Skip to main content

Fantasy and harsh reality

Nothing is more tempting, when talking about writers for children, than to indulge in a little retrospective psychoanalysis: they chose this particular field in order to compensate for an unhappy childhood, or perhaps to recapture a happy one. They wrote to escape the miseries of adult life, or as a consolation for not having children of their own - if not as entertainm ent for the ones they did have. By the end of this six-part series, you may be wondering why we are not all at it, churning out tales of the wild wood or the forest elves.

Yet, in some cases, it is hard to resist a facile psychological explanation. Kenneth Grahame had a few years of childhood happiness, followed by a life so miserable that one might resort to anything to take one's mind off it. Since experience had convinced him that true joy was only to be found between the ages of four and seven, he had good reason to wish to return there. He so became, in his early books, The Golden Age and Dream Days, "the first writer to adopt a child's point of view".

This was good news for children's literature, no doubt, but did no favours to Grahame himself. A preference for the child's point of view allowed him to be seduced into marriage, late in life, to a woman who wrote him letters in baby talk and arrived for their wedding wearing a freshly-picked daisy chain (and, if the dramatisation in the programme is to be believed, not too much else).

The seven-year-old's outlook had a bad effect, too, on their momentary sexual relationship. One has to agree that the resulting misery is quite enough to account for the bachelor world of The Wind in the Willows.

Edith Nesbit (also, allegedly, the "first to write from a child's point of view") had an unhappy childhood and an unconventional marriage. Not many of these writers have biographies that can be recommended as suitable for children (could they have been compensating in their lives for the cosiness of their fantasies?). Nesbit had an open marriage and a succession of young lovers. She also blamed herself for the death of her only son after an operation; Grahame's son committed suicide.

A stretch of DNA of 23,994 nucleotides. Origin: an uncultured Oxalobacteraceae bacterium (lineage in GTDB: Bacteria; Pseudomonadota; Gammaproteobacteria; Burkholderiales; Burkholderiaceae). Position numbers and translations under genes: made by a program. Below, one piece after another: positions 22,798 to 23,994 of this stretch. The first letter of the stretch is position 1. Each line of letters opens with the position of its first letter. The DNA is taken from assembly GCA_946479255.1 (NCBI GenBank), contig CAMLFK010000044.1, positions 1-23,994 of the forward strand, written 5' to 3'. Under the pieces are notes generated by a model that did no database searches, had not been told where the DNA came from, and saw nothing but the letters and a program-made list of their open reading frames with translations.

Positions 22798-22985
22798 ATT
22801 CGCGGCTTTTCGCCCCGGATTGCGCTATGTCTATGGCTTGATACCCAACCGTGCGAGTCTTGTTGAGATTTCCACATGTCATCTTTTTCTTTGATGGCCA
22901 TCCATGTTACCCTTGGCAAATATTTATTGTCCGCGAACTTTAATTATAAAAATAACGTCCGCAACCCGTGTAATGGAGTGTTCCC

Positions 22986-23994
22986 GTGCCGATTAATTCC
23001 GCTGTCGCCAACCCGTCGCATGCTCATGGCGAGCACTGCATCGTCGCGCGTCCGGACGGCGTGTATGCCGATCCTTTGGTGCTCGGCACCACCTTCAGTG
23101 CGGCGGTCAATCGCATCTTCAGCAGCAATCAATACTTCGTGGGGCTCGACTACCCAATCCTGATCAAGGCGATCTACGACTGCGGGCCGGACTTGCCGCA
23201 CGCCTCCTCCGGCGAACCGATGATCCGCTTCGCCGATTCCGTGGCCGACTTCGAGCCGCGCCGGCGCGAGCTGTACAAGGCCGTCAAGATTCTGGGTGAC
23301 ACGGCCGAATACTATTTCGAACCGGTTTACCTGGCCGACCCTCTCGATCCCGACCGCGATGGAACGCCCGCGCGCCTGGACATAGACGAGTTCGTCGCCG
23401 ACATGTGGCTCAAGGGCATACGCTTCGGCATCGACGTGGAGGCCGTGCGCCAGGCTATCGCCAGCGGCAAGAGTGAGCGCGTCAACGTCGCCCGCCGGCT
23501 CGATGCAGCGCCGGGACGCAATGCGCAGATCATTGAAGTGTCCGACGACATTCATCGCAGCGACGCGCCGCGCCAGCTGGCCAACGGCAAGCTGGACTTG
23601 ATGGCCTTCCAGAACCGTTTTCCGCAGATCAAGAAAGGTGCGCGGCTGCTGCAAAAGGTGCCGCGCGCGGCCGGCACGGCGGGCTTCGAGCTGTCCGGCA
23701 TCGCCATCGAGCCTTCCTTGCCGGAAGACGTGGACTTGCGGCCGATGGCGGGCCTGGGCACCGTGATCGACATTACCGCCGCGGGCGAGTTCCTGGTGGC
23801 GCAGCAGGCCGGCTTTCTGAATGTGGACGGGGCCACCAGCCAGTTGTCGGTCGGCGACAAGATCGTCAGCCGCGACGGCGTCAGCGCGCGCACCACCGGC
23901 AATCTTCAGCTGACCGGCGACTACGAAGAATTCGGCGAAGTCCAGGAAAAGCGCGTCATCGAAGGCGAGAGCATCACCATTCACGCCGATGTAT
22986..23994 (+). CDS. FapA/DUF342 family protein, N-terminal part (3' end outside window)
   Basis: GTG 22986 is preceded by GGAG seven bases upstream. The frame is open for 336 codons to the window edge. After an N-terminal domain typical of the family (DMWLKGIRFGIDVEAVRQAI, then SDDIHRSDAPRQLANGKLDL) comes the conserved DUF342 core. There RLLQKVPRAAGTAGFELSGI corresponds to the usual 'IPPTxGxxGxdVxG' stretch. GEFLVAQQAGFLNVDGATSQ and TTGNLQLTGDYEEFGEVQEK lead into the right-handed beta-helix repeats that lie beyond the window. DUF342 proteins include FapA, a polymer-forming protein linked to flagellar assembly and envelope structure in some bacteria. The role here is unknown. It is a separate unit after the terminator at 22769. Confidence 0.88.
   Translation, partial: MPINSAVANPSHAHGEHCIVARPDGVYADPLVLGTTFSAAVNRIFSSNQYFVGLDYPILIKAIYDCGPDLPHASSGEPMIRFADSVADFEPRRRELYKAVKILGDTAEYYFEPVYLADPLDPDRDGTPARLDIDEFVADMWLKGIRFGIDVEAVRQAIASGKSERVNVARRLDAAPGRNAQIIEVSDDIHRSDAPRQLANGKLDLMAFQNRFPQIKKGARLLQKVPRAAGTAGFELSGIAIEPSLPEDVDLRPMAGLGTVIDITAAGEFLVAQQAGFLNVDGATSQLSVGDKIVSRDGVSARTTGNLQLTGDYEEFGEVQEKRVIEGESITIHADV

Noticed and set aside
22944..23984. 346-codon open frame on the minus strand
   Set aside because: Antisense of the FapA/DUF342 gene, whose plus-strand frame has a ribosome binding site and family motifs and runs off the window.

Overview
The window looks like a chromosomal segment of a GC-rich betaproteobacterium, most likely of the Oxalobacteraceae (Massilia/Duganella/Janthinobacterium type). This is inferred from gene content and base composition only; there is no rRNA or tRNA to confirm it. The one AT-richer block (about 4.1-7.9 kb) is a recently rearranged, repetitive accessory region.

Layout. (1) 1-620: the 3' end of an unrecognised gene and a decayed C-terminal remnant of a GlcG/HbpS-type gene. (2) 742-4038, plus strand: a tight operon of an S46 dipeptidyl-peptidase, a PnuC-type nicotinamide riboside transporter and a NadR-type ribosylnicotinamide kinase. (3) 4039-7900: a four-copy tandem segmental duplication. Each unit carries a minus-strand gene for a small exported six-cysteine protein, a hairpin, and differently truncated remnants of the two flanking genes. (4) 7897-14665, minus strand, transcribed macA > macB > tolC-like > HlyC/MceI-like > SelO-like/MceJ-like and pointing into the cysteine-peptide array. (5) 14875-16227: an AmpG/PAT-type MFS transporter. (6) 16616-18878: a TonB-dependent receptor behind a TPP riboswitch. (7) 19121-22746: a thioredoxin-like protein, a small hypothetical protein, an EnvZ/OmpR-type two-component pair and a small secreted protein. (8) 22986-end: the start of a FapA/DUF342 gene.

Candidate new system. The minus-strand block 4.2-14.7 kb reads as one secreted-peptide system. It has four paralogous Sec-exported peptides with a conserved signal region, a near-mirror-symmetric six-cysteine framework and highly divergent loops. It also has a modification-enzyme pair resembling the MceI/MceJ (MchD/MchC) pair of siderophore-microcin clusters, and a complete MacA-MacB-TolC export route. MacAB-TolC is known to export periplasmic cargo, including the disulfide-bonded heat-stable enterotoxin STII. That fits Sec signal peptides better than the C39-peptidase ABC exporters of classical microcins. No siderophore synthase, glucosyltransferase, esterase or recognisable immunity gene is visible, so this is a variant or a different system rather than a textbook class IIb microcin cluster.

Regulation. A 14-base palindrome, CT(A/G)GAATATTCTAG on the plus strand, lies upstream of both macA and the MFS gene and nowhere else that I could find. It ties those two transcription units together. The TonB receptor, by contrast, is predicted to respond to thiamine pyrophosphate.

The series omits Lewis Carroll (so missing an opportunity to nominate another "first writer to adopt the child's point of view"), as well as Beatrix Potter, J M Barrie and A A Milne. The third programme is devoted to Arthur Ransome, a man who, like Grahame, enjoyed messing around in boats, but had a rather more adventurous life before he settled down to writing about summer hols on the Lakes and Broads.

J R R Tolkien, the next subject, was a respectable and conservative Oxford don who, somewhat to his dismay, became the inspiration for hippies, greens and various kinds of New Age mystics. Judging by the fans who appear in the programme, earnestly conversing in his invented language,Elvish, he was not really a children's writer, except those whimsically described as being "of any age".

The last two parts are about Dr Seuss (Ted Giesel) and Roald Dahl. I have not been able to preview either of these, but it is possible there are dark sides to both men. Honestly, children, you do not want to know about the people who write these lovely stories. Just take it from a grown-up when he tells you to enjoy the safe and wonderful world of Rattie, Mole and Badger, the Bastables, and Swallows and Amazons while you can, because (as their creators knew only too well) real life is not like that.

Robin Buss

An Awfully Big Adventure

BBC2, Saturdays to March 7


Log in or register for FREE to continue reading.

It only takes a moment and you'll get access to more news, plus courses, jobs and teaching resources tailored to you